Room-style coop inside old smokehouse : PICS

Discussion in 'Coop & Run - Design, Construction, & Maintenance' started by jbrookebarrow, Apr 28, 2011.

  1. jbrookebarrow

    jbrookebarrow Out Of The Brooder

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    Apr 23, 2011
    Baker, FL
    My house was built sometime around the 40s, though quite possibly before then, and because my grandparents used to keep and slaughter their own livestock, they also built a smokehouse right next to the main house. The majority of the smokehouse is just used for storage now, but I recently discovered one room that was empty save for just a few small items.

    I've decided to make this my hen house as it has tall, sturdy block walls, a bare sandy clay floor, and it's large and spacious with corner shelves for nesting boxes. I currently have 17 chicks, though 1 is a cornish x and 4 others may be as well. I really didn't want to have this many chickens; was hoping for 6-8 at the most with one being a roo, but my dad got a little overzealous and purchased 12 additional birds on top of my 5 I wanted to start with. So my question is: Does this look sufficient? I don't ever plan to have very many chickens, so I'm wondering what the experts (you all) think about this setup. I'm pretty sure I'm going to leave the rafters open to help with ventilation, but put some fine mesh up to keep critters out.


    Edit: I suppose I can't attach pictures. I don't have the option to anywhere on the page.
     
    Last edited: Apr 28, 2011
  2. Orchid

    Orchid Chillin' With My Peeps

    May 10, 2010
    North Central MN
    You can attach pictures, as long as you've reached the number of posts where that is allowed. [​IMG] You need to go to "uploads" at the top of your screen and from there you can upload your pictures.
     
  3. jbrookebarrow

    jbrookebarrow Out Of The Brooder

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    Apr 23, 2011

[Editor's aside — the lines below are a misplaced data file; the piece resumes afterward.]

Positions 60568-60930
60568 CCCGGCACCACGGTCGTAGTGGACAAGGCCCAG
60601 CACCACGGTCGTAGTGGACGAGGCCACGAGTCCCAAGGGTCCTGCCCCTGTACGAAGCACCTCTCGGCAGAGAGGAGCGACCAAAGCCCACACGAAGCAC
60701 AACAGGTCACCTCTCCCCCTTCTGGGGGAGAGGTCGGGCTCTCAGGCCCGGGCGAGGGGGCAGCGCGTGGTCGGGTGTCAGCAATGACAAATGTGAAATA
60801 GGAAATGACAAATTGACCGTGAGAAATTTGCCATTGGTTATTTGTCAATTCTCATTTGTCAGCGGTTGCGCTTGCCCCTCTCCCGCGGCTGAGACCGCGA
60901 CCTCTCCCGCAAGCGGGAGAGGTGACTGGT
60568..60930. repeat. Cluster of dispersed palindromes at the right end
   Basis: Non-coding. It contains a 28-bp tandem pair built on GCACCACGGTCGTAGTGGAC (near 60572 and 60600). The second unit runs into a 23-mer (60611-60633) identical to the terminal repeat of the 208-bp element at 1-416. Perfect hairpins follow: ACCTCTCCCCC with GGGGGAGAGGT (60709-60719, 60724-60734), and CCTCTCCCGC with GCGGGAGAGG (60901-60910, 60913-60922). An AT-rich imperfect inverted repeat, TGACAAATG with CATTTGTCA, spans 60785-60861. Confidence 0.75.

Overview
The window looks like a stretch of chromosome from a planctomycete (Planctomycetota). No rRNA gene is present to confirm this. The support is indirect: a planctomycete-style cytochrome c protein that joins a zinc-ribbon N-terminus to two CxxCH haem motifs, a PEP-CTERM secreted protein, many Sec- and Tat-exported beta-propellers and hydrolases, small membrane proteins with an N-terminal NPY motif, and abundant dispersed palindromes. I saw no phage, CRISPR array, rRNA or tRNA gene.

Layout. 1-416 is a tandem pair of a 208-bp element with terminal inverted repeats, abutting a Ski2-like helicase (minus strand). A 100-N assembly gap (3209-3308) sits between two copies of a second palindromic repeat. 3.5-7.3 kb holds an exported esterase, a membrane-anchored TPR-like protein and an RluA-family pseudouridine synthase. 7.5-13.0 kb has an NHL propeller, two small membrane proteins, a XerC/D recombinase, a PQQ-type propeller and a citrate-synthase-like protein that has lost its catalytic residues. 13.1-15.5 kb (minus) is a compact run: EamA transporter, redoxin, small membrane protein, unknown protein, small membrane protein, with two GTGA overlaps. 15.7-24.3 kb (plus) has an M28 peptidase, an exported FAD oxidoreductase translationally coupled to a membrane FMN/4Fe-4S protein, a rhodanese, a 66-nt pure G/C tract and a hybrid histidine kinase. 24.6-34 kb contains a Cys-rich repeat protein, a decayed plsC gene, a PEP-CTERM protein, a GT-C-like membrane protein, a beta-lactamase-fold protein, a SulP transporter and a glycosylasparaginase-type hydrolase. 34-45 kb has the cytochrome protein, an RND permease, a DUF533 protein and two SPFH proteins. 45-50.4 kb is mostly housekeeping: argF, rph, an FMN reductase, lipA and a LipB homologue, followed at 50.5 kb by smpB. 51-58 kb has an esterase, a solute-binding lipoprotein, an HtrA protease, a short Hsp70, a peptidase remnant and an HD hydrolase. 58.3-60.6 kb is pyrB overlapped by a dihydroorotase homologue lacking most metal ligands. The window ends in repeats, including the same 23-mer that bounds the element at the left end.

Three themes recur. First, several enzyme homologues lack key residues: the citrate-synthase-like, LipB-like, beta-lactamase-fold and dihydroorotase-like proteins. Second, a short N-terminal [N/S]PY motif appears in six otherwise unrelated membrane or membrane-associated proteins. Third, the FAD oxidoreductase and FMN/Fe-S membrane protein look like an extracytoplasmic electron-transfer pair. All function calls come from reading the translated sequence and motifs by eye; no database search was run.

Baker, FL
    Thank you bunches!!

    First pic is of the door/entrance. The walkway divides my house from the smokehouse and is about 5' wide. Could reach out my kitchen window and touch the metal roof.
    [​IMG]

    Looking straight into the room from the door. The holes will be patched before the chickidees go in. Should I paint? Might be a taxing job as the walls are so rough and there's a TON of dust everywhere.
    [​IMG]

    Looking slightly to the left. The shelves are in opposing corners, but I'm considering taking out the lower shelves to the left of the door and putting up dowels for roosting. Would probably leave the top shelf for storage. Would the chickens bother flying up to the top shelf (about 8' high) to get into stuff?
    [​IMG]

    I've been busily sifting the dirt to remove anything dangerous, and I've already filled a 5gal bucket with nails, bolts, broken glass, old paper bags, pebbles... sheesh. I was coughing up gritty phelgm for days!
    [​IMG]

    The roof... the roof... the roof is on fire. Nah, just kidding, but will probably get some wire (smaller gauge than chicken wire) to stretch across the top for security. Want to keep as much out as possible, but let as much air flow in as I can. Also has a light and separate outlet for other things. Ceiling is about 10' high.
    [​IMG]


    So, this is my "hen house" for now. I think it will work perfectly, but I need the experts to chime in. I didn't take a picture, but when the door is closed, I can walk into my kitchen and look down onto the house, and if there was a plexi window in the door, I could see right in. Thinking about doing that, but will have to ask Dad first. Critique away!!
     
  4. En Plein Air Farms

    En Plein Air Farms Chillin' With My Peeps

    Looks like a great use of unused space, go for it.
    You don't indicate where you are, does it get really hot or really cold where you are?
     
  5. GiddyMoon

    GiddyMoon Chillin' With My Peeps

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    Apr 14, 2011
    Tucson, AZ